E6 Processing for Slide Film


As a student of photography, I was trained in the traditional techniques of black and white film developing and printing. My instructors mentioned color film developing in my classes but most often would say that it was very tricky to develop because of the tight control on chemistry temperature during the process. So, I never gave color film developing much thought until recently when the lab that I was using used the incorrect chemistry to develop my slide/transparency film. I was disappointed, frustrated, and determined to unlock the mystery behind processing color film that my instructors had created for me sby emphasizing the black and white film developing process versus the procedures for color film.

Color reversal film,also known as slide or transparency film, utilizes a developing process known as E-6 or CR-56. The chemistry takes the film from a negative black and white image to a positive color image that can be viewed on a light table. The colors seem to explode with vibrance and the film has a 3D like appearance that is an absolute delight to the eye!

Gathering information about developing color reversal film so that I could learn the E-6 process turned out to be more challenging that I thought, even with a powerful search engine such as Google. I searched for weeks for a concise, comprehensive source of information and only found scattered pieces of the puzzle. I came across so-called hobby kits that use a 3-bath E6- process but I was interested in the exact process that my former lab uses; a 6-bath E-6 process. Once I researched all of the scattered information, I decided that there may be others in a similar position that would benefit from a detailed "how-to-guide" that explained the process from start to finish.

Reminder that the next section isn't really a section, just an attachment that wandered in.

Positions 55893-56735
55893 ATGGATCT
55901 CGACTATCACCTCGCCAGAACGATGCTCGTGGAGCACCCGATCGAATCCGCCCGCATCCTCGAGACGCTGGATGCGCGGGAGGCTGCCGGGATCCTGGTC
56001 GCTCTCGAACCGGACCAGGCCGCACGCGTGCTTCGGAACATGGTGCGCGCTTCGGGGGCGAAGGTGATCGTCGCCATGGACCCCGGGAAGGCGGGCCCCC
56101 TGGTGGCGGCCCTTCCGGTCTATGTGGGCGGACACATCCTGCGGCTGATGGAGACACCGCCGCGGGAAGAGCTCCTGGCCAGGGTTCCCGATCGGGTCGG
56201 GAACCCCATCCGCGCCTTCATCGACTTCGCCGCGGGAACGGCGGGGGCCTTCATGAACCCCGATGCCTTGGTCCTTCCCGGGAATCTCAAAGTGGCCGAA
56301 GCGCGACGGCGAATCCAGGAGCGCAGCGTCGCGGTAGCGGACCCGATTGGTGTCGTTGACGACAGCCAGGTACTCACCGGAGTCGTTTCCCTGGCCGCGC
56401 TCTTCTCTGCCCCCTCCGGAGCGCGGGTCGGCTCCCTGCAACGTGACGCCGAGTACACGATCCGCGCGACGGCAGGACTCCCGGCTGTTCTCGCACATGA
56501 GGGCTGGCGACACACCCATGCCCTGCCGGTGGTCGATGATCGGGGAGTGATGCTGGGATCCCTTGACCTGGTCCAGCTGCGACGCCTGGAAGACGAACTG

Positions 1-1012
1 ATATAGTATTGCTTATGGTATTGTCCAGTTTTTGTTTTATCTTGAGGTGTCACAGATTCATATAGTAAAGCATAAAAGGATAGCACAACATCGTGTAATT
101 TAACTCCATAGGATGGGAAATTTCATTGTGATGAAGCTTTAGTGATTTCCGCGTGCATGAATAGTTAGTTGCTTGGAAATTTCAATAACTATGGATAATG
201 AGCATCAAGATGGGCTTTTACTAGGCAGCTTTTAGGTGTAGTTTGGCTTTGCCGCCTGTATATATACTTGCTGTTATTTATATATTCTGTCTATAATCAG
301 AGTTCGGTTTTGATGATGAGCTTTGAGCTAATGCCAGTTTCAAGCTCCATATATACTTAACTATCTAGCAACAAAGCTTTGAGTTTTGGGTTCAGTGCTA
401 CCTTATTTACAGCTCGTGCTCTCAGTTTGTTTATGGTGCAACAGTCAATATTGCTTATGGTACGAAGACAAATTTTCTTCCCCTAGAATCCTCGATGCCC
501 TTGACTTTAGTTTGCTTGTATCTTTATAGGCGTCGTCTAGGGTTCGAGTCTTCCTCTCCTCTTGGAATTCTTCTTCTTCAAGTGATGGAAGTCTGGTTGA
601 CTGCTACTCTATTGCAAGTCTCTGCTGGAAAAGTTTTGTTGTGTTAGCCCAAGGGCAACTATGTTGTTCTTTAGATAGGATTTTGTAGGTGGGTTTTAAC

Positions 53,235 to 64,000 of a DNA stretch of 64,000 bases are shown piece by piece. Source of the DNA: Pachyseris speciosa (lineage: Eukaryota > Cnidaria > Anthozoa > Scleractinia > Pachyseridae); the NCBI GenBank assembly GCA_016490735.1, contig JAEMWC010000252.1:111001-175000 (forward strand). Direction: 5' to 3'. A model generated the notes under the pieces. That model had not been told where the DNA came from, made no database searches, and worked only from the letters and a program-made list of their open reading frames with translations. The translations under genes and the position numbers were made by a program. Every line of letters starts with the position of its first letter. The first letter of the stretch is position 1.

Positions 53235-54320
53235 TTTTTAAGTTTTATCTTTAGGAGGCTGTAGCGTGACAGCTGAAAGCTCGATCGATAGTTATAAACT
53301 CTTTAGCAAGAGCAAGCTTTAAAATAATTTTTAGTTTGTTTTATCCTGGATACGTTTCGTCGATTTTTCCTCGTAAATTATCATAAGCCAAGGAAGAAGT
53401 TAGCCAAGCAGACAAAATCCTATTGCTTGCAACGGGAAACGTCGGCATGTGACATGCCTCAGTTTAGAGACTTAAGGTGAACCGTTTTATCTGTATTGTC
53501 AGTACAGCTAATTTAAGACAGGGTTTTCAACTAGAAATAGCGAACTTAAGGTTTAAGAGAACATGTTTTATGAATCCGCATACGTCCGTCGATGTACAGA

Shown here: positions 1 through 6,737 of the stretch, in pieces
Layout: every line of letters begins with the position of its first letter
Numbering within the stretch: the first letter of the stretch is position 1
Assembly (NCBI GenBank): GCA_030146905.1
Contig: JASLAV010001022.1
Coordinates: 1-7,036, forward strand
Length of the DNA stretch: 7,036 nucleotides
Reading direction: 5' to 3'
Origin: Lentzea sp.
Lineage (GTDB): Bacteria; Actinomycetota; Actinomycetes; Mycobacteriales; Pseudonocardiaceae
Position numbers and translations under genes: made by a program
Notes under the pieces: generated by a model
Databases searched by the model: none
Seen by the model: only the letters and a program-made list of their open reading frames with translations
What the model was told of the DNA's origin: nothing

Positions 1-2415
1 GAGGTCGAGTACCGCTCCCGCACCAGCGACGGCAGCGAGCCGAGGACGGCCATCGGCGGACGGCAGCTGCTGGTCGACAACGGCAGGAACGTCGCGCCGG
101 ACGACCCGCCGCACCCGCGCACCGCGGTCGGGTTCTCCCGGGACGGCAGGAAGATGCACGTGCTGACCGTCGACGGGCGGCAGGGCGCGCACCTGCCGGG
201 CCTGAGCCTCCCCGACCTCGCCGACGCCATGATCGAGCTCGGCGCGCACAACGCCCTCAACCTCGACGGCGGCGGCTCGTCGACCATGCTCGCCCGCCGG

If you are looking for E-6 chemistry, you may find it difficult to get as there aren't many stores that carry the chemicals anymore. I use a reputable company by the name of Southpoint Photo Imaging Supplies located in Dallas, TX. I typically correspond with Sean Souri whom is very helpful and does a great job (tel: 800-553-5580 Ext.202). The only down side is that the chemistry is ordered in bulk you so if you don't have a lot of film to develop it may not make financial sense. Check out my follow-up video that goes over the cost, chemistry usage, and shelf-life of the chemicals. As an alternative, Freestyle Photographic Supplies, located in Los Angeles, CA may be a better alternative for low-volume processing as they have a 5 liter kit available that utilizes the 6-bath E-6 process.

If you have ever wanted to develop your own slide/transparency film, please be sure to check out my video on how I develop my E-6 film and don't forget to give the video a thumbs-up and/or leave a comment. Thanks for watching!